I think we will see a marked increase in Elbit Systems’ sales and profit margins in 2007, and these will be much higher than analysts’ estimates. Several changes will be needed in order to generate the premium on the stock. First, global investors need to be made aware of Elbit Systems’ tremendous potential. Those who know the company still view it as an Israeli defense company, and while most of these investors recognize its extensive know-how, technological experience, strong management, etc., this is not enough in itself to create a premium on the stock. This will begin to accumulate once Wall Street understands that this is a different kind of animal, and not just a company whose line of business is defense. Elbit Systems should be given the profile it deserves as the leader in a rapidly growing niche. To make this happen, we will have to wait for the breakthrough in sales and profit due in 2007.
Such a breakthrough (which has already begun) will eventually bring on board leading analysts and will lead to the appointment of people with international reputations to its board. At present, only four analysts cover Elbit Systems (compared with 20 for L-3 Communications, 24 for General Dynamics (NYSE:GD), and the many who cover leading companies such as Boeing (NYSE:BA) or Lockheed Martin (NYSE:LMT)). The analysts covering Elbit Systems are usually not of the seniority of those covering L-3 Communications.
In addition to the shortage of analysts covering it, Elbit lacks global figures on its board. The composition of the board of a global company amounts to the credentials it presents when approaching the investment world. A number of prestigious Israeli figures sit on the board alongside Ackerman, among them chairman and controlling shareholder Michael (Mickey) Federmann, a world-renowned figure (not just through his presence on the boards of Elbit and El-Op Electro-Optics Industries, but also through his association with academic institutions such as the Hebrew University of Jerusalem and the Weizmann Institute of Science, where he holds senior positions); Moshe Arad; Avraham Asheri; Yigal Ne’eman; Yaacov Lifshitz (external director); Jonathan B. Kolber and Rina Baum.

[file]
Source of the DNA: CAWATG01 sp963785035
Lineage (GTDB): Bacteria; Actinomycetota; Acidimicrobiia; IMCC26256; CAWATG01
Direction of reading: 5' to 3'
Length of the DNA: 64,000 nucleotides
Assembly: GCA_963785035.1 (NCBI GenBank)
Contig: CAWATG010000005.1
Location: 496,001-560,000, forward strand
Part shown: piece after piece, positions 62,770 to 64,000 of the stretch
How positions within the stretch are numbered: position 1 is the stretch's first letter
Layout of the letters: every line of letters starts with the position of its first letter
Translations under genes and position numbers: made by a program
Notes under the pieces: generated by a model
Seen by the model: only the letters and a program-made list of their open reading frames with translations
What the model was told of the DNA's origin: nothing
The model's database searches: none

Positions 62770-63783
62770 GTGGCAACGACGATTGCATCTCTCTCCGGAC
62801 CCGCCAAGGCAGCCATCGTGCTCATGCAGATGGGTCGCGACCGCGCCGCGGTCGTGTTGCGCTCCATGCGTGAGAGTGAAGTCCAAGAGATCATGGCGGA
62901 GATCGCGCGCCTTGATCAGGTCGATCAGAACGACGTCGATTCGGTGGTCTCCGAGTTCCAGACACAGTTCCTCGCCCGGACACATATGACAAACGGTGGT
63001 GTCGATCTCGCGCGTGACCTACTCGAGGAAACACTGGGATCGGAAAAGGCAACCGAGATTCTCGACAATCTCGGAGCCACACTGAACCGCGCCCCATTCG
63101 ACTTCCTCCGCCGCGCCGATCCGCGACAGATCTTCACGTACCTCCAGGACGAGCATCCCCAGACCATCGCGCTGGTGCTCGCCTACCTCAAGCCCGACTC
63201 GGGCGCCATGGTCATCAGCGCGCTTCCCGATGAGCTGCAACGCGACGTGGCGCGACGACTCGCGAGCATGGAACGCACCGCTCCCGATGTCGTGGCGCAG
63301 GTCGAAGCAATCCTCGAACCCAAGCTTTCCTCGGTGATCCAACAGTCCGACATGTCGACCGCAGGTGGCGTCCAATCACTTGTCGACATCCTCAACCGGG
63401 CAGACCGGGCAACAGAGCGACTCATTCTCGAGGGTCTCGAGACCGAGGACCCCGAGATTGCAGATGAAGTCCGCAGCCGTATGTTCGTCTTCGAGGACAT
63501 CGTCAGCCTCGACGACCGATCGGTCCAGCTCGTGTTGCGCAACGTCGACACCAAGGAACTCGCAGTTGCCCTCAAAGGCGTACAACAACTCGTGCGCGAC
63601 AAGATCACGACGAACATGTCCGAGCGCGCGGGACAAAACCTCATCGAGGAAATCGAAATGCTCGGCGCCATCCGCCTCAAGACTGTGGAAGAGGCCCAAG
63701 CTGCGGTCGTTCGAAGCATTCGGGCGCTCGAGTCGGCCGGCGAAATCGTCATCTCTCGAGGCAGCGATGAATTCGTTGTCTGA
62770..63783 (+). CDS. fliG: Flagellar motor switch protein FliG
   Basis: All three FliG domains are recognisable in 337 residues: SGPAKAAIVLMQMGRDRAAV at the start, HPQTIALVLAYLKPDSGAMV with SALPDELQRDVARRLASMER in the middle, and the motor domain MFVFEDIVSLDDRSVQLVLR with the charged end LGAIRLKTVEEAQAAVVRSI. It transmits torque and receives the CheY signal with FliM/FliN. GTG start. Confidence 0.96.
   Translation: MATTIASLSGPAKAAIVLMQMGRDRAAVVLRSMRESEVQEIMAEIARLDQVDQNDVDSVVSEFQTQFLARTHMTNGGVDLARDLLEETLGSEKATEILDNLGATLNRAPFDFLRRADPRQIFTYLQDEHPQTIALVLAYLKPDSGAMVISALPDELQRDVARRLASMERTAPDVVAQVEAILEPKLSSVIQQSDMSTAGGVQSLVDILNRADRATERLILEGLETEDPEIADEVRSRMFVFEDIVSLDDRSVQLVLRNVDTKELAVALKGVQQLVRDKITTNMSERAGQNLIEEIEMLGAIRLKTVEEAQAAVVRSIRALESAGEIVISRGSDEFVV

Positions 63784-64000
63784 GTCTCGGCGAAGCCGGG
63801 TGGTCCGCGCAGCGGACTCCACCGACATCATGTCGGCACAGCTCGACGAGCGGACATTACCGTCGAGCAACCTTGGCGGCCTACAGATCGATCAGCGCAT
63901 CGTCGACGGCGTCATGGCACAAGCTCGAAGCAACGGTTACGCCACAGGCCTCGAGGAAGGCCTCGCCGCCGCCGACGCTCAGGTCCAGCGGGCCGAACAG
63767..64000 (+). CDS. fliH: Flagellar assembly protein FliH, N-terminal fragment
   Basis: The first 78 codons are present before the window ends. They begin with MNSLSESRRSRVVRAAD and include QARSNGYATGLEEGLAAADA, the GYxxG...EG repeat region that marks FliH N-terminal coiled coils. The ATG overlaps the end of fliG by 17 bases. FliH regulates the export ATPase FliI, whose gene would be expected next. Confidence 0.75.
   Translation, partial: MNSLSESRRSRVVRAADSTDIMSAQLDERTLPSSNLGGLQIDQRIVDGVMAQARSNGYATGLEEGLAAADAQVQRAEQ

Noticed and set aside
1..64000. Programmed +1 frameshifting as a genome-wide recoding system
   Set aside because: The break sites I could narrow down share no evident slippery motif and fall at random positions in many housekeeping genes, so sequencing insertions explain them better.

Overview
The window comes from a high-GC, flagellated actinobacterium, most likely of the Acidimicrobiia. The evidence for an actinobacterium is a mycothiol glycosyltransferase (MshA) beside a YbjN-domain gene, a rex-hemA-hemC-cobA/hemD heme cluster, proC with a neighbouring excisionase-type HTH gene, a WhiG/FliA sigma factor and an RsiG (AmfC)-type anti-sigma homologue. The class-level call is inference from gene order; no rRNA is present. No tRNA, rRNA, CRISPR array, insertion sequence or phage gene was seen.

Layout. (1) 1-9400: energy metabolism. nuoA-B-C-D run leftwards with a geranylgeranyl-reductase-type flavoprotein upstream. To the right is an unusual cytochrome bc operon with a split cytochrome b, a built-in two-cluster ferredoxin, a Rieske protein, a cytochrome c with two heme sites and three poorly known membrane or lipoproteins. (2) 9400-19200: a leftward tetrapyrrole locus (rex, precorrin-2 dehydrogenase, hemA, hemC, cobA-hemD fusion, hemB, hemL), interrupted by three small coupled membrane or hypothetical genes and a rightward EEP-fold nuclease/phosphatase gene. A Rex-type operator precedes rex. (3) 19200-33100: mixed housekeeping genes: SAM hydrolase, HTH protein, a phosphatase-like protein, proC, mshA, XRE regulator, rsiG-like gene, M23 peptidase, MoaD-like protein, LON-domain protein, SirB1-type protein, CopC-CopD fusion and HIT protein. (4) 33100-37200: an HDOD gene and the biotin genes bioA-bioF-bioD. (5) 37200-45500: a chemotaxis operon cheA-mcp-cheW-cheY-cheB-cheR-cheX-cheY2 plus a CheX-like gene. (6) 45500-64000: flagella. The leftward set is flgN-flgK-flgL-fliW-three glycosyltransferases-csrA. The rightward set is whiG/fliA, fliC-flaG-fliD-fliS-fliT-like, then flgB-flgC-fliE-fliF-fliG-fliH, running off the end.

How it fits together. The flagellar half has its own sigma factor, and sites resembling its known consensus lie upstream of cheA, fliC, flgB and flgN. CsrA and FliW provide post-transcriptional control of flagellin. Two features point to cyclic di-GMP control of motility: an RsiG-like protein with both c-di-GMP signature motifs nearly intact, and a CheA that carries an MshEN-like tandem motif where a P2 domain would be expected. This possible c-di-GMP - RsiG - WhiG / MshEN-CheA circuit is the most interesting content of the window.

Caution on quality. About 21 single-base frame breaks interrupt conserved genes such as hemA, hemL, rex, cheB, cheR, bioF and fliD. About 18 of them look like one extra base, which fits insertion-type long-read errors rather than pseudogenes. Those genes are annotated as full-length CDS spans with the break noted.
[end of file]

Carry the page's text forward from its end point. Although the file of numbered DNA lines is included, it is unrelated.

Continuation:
All these are respected figures, but the appointment two weeks ago of former U.S. Army undersecretary Joe R. Reeder to the Elbit Systems board was an important step towards creating a premium for the company’s stock. A key figure in the U.S. defense business community, Reeder is chairman of the Panama Canal Board, and graduated from the U.S. Army's Airborne and Ranger Schools. He was a field artilleryman and served as a member of the 82nd Airborne Division.
This is an important move in the right direction. It won’t do any harm to have a few more people like Reeder at Elbit Systems’ helm. Alongside such window-dressing, the company should keep doing what it has been doing for the last decade and continue to grow and streamline. In my view, Elbit Systems is the number one Israeli stock for the conservative investor for the next five years.
ESLT 1-year chart:
Published originally by Globes [online], Israel business news - www.globes.co.il
© Copyright of Globes Publisher Itonut (1983) Ltd. 2006. Republished on Seeking Alpha with full permission.